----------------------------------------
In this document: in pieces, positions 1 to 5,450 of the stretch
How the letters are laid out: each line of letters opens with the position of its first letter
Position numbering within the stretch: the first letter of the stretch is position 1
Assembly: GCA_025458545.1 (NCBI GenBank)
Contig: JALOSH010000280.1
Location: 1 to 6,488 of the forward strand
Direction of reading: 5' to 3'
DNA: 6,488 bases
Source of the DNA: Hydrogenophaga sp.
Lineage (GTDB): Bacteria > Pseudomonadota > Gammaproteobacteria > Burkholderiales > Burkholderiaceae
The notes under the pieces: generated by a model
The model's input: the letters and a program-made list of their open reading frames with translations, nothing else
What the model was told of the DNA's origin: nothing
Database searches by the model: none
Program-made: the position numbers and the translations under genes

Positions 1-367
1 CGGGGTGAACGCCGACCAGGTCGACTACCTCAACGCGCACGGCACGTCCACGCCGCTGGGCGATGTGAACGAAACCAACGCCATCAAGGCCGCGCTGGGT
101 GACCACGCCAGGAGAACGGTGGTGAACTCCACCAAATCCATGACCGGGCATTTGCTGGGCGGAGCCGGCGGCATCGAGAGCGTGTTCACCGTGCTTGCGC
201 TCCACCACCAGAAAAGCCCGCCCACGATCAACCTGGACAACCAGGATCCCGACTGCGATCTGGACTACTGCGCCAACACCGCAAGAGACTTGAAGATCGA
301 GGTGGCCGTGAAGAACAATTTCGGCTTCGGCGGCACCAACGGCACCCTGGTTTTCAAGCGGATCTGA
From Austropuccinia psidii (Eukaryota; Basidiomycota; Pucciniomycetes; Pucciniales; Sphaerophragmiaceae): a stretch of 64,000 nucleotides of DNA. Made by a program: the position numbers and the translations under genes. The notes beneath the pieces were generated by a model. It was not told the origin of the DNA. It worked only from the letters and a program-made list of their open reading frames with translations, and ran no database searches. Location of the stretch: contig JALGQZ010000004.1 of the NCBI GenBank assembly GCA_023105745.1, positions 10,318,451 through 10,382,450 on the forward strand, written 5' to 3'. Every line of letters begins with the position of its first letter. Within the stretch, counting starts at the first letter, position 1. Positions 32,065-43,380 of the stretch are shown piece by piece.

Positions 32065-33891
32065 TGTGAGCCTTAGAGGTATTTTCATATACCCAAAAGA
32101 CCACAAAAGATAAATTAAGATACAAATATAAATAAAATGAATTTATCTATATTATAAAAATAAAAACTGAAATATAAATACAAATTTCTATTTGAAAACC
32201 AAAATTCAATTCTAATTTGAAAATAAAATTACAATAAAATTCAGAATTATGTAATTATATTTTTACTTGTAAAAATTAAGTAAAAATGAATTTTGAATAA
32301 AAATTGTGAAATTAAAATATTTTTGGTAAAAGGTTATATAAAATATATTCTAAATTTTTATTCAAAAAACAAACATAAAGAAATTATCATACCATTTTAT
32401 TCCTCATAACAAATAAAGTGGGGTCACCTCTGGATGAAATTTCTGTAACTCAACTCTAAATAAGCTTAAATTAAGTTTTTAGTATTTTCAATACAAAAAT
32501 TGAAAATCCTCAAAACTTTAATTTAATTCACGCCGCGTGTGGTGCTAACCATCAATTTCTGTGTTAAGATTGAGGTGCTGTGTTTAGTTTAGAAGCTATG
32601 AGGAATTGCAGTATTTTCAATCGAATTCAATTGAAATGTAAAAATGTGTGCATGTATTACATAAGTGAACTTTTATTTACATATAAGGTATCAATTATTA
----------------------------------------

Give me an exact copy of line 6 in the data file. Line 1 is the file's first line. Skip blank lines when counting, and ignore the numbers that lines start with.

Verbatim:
Location: 1 to 6,488 of the forward strand